The harvest is rich but the labourers are few


(This was written by our Consolata confrere, Samuel Francis IMC,
who was in the Vicariate this year and reflects on the recent priestly ordinations)
In his homily during the conclusion of the year for priests at St Peter’s Square, pope Benedict XVI stated that the priest is not a mere office-holder like those which every society needs in order to carry out certain functions. The priest, the pope said, does something which no human being can do of his own power: in Christ’s name he speaks the words which absolve us of our sins and in this way changes our entire life. Over the offerings of bread and wine he speaks Christ’s words of thanksgiving, which are words of transubstantiation-words which make Christ himself present, words which thus transform the elements of the world, which open the world to God and unite the world to God. The priesthood, then, is not simply ‘office’ but sacrament.
Expressing his feelings after the ordinations of Frs Dominic Mhlongo and Sfiso Mchunu OSM, Bishop José Luis wrote on his blog that the ordination of a new priest is a very special moment in the life of a Bishop; particularly when this (or these priests in this case) belong to your Diocese (or Vicariate in our case).’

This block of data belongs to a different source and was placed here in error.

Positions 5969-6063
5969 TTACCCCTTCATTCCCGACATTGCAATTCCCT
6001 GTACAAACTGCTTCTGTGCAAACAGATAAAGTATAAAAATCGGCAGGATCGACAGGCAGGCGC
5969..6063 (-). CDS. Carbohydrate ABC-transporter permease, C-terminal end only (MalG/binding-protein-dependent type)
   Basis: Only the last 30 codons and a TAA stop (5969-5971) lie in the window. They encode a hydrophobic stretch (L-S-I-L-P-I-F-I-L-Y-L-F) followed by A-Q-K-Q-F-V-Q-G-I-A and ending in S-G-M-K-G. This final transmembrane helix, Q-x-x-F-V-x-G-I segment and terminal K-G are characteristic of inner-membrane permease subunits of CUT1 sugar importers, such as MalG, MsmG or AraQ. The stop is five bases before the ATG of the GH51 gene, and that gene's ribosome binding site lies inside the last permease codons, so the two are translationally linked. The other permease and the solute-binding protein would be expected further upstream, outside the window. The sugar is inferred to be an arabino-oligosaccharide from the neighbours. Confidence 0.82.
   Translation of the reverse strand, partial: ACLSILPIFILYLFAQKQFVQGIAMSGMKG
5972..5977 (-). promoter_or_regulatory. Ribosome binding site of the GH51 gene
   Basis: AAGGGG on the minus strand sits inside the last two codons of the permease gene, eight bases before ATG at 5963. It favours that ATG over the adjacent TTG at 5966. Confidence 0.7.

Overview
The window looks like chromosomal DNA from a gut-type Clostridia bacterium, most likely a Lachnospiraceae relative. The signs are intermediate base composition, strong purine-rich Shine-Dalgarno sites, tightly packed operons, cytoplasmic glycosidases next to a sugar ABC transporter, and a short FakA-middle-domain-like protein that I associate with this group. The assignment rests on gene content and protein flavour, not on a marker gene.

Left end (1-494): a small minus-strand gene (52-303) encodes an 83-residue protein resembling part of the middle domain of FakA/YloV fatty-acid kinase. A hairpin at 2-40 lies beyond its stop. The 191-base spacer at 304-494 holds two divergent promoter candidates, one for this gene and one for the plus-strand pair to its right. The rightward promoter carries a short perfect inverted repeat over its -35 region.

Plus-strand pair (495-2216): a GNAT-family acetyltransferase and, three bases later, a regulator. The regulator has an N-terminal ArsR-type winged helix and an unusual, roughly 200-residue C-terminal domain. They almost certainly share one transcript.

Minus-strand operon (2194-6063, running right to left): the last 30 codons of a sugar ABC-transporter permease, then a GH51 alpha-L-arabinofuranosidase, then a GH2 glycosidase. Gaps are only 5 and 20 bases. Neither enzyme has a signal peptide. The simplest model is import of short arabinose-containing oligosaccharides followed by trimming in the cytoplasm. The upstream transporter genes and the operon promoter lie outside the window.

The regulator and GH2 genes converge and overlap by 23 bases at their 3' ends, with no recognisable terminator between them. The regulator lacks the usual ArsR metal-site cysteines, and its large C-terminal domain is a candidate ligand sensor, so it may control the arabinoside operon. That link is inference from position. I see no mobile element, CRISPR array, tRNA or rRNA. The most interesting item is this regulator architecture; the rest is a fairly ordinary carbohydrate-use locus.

The gospel says in Mt 9:37 that ‘the harvest is rich but the labourers are few’ and so any addition of whatever number to the existing number of labourers calls for joy and celebration. I have been to the vicariate of Ingwavuma and know quite well what great a need there is of more personnel. The fact that Ingwavuma is a vicariate does not mean that it has less needs than those of a diocese, the missions in the vicariate are vast and the more priests there are the better. This is why the ordination of Frs Dominic Mhlongo and Sfiso Mchunu OSM is a joy to be celebrated.

Their ordination is not only important but also symbolic. From the fact that one is diocesan and the other religious and that they were both ordained together stresses the need for collaboration between the religious missionaries and the diocesan clergy. In addition, their ordination, gives a sign of hope to the vicariate since any community that has no young generation is a dying community.

St John Mary Vianney once noted that without the priest, the passion and death of our Lord would be of no avail; that it is the priest who continues the work of redemption on earth. The priest, he stated, holds the key to the treasures of heaven; that it is he who opens the door: he is the steward of the good Lord; the administrator of His goods. The priest therefore, is not a priest for himself; he is a priest for others.
Between the months of January and February when I stayed in Ingwavuma, I had the opportunity of sharing some wonderful moments and experiences with the two newly ordained priests (by then they were still deacons). I may not have made it for their priestly ordination but I greatly rejoice with them as I pray that they may use their youthful energy for the service of God’s people and that they may find joy and fulfilment in their new ministry. CONGRATULATIONS to you Fr Mhlongo and Fr Sfiso!

Samuel – Francis IMC 
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